The name Eemillay is rooted in the ancient Anglo-Saxon
culture. It was a name for someone who was a leader or ruler. The surname Eemillay originally derived from the Old English word Amalric
which referred to someone who held great power.
The surname Eemillay was part of a broad and miscellaneous class of surnames. Nickname
surnames referred to a characteristic of the first person who used the name. They can describe the bearer's favored style of clothing, appearance, habits, or character.
Early Origins of the Eemillay family
The surname Eemillay was first found in Hampshire
where they held a family seat
from very ancient times, some say well before the Norman Conquest
and the arrival of Duke William at Hastings in 1066 A.D.
Early History of the Eemillay family
This web page shows only a small excerpt of our Eemillay research.Another 287 words (20 lines of text) covering the years 1066, 1600, 1691, 1617, 1657, 1640 and 1649 are included under the topic Early Eemillay History in all our PDF Extended History products and printed products wherever possible.
Eemillay Spelling Variations
Eemillay has been spelled many different ways. Before English spelling became standardized over the last few hundred
years, spelling variations
in names were a common occurrence. As the English language changed in the Middle Ages, absorbing pieces of Latin and French, as well as other languages, the spelling of people's names also changed considerably, even over a single lifetime. Many variations of the name Eemillay have been found, including Emberley, Emerle, Emerly, Emberly, Emilly and others.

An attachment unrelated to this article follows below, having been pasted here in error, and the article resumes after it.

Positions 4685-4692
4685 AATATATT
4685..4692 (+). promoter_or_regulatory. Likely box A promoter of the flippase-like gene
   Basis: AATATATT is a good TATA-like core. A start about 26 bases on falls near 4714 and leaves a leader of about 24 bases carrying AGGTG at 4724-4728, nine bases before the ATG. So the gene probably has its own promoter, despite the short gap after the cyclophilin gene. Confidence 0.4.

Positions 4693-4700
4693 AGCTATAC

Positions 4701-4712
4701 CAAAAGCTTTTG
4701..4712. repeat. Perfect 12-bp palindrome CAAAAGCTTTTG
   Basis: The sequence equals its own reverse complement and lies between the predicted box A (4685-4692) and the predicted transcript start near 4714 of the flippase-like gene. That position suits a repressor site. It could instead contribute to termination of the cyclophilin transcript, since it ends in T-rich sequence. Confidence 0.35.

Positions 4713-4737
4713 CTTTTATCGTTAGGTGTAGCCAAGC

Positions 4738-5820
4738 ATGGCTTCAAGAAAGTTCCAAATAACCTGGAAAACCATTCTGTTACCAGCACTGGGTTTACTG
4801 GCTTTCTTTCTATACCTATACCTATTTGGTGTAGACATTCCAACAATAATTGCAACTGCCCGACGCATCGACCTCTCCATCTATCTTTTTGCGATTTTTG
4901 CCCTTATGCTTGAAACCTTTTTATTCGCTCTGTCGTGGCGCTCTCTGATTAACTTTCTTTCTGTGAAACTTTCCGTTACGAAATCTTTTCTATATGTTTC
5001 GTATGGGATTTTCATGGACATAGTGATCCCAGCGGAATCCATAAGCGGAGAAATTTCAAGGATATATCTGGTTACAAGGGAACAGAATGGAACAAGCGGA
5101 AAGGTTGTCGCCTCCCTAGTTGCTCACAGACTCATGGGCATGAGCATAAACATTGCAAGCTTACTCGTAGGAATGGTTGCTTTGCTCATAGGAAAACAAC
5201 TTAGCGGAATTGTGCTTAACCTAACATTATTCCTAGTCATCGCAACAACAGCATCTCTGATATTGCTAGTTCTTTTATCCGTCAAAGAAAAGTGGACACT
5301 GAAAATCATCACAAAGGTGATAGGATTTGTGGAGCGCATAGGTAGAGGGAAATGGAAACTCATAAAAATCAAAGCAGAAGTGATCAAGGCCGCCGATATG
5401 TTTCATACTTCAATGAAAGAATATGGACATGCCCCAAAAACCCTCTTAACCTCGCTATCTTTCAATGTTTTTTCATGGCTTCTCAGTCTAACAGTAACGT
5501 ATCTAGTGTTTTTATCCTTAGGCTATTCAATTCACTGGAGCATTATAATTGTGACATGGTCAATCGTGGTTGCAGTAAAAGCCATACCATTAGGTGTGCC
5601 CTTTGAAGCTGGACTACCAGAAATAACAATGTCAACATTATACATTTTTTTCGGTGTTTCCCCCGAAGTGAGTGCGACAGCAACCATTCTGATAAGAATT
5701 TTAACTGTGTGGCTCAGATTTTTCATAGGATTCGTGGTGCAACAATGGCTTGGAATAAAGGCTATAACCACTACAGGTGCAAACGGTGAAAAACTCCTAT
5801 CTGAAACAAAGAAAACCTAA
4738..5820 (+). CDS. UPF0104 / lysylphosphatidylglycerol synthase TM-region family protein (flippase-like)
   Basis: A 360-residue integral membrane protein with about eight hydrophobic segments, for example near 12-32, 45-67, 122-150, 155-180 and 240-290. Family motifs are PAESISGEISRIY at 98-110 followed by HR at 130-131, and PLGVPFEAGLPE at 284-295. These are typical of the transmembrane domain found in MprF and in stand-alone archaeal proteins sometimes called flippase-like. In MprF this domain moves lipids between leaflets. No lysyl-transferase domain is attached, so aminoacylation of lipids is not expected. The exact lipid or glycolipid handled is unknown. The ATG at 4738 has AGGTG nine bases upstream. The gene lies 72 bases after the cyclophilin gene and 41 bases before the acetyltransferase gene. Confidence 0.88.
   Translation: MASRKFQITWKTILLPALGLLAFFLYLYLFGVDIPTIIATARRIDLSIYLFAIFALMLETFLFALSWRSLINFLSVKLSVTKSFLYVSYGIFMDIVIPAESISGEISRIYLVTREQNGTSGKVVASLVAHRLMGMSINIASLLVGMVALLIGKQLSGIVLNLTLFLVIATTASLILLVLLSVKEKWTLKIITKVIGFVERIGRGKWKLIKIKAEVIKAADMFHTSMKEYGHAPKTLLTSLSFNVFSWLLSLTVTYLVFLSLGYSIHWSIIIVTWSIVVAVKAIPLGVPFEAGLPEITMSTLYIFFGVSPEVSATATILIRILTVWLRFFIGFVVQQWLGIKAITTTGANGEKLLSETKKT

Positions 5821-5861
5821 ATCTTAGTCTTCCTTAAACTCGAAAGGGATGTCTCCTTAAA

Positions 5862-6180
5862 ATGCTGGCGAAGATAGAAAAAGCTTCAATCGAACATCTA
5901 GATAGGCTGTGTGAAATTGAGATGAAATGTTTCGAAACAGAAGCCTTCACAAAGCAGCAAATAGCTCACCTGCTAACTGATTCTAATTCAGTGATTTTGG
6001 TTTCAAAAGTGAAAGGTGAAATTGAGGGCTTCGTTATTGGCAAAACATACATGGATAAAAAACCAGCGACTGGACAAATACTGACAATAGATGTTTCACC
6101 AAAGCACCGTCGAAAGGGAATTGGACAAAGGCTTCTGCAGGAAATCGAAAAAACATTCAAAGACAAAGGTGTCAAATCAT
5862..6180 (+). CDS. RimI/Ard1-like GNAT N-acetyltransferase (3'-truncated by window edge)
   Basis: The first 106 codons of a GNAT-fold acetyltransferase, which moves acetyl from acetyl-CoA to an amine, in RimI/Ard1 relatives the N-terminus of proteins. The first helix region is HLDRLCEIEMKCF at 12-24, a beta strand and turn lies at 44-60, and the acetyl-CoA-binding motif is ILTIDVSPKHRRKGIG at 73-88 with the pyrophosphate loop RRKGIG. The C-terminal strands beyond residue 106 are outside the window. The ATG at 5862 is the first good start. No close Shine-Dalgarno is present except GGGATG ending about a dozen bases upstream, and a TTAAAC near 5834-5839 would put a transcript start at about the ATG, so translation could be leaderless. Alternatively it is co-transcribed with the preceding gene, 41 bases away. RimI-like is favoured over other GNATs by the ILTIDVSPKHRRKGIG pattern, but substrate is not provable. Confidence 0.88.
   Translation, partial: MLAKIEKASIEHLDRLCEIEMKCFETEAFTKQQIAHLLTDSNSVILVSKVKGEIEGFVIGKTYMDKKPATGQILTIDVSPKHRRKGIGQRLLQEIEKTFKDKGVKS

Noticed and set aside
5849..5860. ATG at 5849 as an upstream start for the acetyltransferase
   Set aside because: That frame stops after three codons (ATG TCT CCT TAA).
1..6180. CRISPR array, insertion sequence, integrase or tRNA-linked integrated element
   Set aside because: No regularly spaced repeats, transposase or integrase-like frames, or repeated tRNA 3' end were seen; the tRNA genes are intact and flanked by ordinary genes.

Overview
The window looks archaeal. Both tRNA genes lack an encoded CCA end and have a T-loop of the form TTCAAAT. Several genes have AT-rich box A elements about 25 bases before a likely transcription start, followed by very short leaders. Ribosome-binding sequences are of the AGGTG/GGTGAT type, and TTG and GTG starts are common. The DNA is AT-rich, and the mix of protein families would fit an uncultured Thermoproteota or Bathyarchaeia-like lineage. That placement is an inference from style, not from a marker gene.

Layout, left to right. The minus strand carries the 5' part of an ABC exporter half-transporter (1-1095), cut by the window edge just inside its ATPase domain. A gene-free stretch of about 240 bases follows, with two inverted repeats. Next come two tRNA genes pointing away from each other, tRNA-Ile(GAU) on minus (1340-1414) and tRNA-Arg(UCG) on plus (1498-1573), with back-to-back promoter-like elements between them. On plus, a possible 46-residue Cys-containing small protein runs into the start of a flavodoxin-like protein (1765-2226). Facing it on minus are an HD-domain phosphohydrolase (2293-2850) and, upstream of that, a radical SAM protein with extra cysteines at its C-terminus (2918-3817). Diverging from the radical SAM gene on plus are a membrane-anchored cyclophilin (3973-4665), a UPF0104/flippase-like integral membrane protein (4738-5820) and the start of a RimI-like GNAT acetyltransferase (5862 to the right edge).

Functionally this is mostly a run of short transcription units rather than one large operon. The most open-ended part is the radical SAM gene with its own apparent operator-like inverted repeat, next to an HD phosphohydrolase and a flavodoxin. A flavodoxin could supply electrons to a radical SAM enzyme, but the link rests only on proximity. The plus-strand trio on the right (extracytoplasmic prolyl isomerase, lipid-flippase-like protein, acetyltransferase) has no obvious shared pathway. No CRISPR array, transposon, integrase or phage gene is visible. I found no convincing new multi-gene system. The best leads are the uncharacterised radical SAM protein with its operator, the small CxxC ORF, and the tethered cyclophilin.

Early Notables of the Eemillay family (pre 1700)
Another 28 words (2 lines of text) are included under the topic Early Eemillay Notables in all our PDF Extended History products and printed products wherever possible.
Migration of the Eemillay family to the New World and Oceana
In an attempt to escape the chaos experienced in England
, many English families boarded overcrowded and diseased ships sailing for the shores of North America and other British colonies. Those families hardy enough, and lucky enough, to make the passage intact were rewarded with land and a social environment less prone to religious and political persecution. Many of these families became important contributors to the young colonies in which they settled. Early immigration and passenger lists have documented some of the first Eemillays to arrive on North American shores: James Emilly who settled in Charleston in 1832; Michael Emberley settled in St. Christopher in 1685.